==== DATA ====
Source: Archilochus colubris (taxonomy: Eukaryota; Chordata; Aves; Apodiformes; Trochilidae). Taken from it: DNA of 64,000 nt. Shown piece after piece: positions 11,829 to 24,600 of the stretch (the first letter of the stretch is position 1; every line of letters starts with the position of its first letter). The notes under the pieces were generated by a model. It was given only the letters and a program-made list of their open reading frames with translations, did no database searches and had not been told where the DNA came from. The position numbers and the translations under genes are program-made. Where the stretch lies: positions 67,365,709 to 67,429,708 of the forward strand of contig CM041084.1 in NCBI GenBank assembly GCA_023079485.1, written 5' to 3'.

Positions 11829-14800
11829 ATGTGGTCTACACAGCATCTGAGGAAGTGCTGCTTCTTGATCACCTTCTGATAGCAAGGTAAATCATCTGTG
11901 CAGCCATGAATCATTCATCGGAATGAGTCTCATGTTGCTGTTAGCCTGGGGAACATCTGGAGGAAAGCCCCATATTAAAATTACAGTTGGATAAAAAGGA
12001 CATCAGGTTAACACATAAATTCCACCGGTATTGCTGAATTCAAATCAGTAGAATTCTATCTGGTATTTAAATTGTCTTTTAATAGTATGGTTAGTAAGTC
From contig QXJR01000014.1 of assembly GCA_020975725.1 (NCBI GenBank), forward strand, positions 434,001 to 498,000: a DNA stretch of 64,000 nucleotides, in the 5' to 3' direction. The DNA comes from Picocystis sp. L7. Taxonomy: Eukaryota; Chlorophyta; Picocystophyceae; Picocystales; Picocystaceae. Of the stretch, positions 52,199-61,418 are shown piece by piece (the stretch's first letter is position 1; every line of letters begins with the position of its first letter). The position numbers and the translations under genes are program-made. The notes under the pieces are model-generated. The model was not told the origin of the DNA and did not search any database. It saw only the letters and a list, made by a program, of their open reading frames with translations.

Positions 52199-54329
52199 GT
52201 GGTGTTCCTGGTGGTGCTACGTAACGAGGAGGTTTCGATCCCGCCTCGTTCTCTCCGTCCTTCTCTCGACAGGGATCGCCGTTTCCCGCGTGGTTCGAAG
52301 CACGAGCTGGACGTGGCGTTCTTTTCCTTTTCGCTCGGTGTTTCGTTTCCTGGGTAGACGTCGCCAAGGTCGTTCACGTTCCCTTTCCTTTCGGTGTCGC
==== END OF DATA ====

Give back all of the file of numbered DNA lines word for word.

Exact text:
Source: Archilochus colubris (taxonomy: Eukaryota; Chordata; Aves; Apodiformes; Trochilidae). Taken from it: DNA of 64,000 nt. Shown piece after piece: positions 11,829 to 24,600 of the stretch (the first letter of the stretch is position 1; every line of letters starts with the position of its first letter). The notes under the pieces were generated by a model. It was given only the letters and a program-made list of their open reading frames with translations, did no database searches and had not been told where the DNA came from. The position numbers and the translations under genes are program-made. Where the stretch lies: positions 67,365,709 to 67,429,708 of the forward strand of contig CM041084.1 in NCBI GenBank assembly GCA_023079485.1, written 5' to 3'.

Positions 11829-14800
11829 ATGTGGTCTACACAGCATCTGAGGAAGTGCTGCTTCTTGATCACCTTCTGATAGCAAGGTAAATCATCTGTG
11901 CAGCCATGAATCATTCATCGGAATGAGTCTCATGTTGCTGTTAGCCTGGGGAACATCTGGAGGAAAGCCCCATATTAAAATTACAGTTGGATAAAAAGGA
12001 CATCAGGTTAACACATAAATTCCACCGGTATTGCTGAATTCAAATCAGTAGAATTCTATCTGGTATTTAAATTGTCTTTTAATAGTATGGTTAGTAAGTC
From contig QXJR01000014.1 of assembly GCA_020975725.1 (NCBI GenBank), forward strand, positions 434,001 to 498,000: a DNA stretch of 64,000 nucleotides, in the 5' to 3' direction. The DNA comes from Picocystis sp. L7. Taxonomy: Eukaryota; Chlorophyta; Picocystophyceae; Picocystales; Picocystaceae. Of the stretch, positions 52,199-61,418 are shown piece by piece (the stretch's first letter is position 1; every line of letters begins with the position of its first letter). The position numbers and the translations under genes are program-made. The notes under the pieces are model-generated. The model was not told the origin of the DNA and did not search any database. It saw only the letters and a list, made by a program, of their open reading frames with translations.

Positions 52199-54329
52199 GT
52201 GGTGTTCCTGGTGGTGCTACGTAACGAGGAGGTTTCGATCCCGCCTCGTTCTCTCCGTCCTTCTCTCGACAGGGATCGCCGTTTCCCGCGTGGTTCGAAG
52301 CACGAGCTGGACGTGGCGTTCTTTTCCTTTTCGCTCGGTGTTTCGTTTCCTGGGTAGACGTCGCCAAGGTCGTTCACGTTCCCTTTCCTTTCGGTGTCGC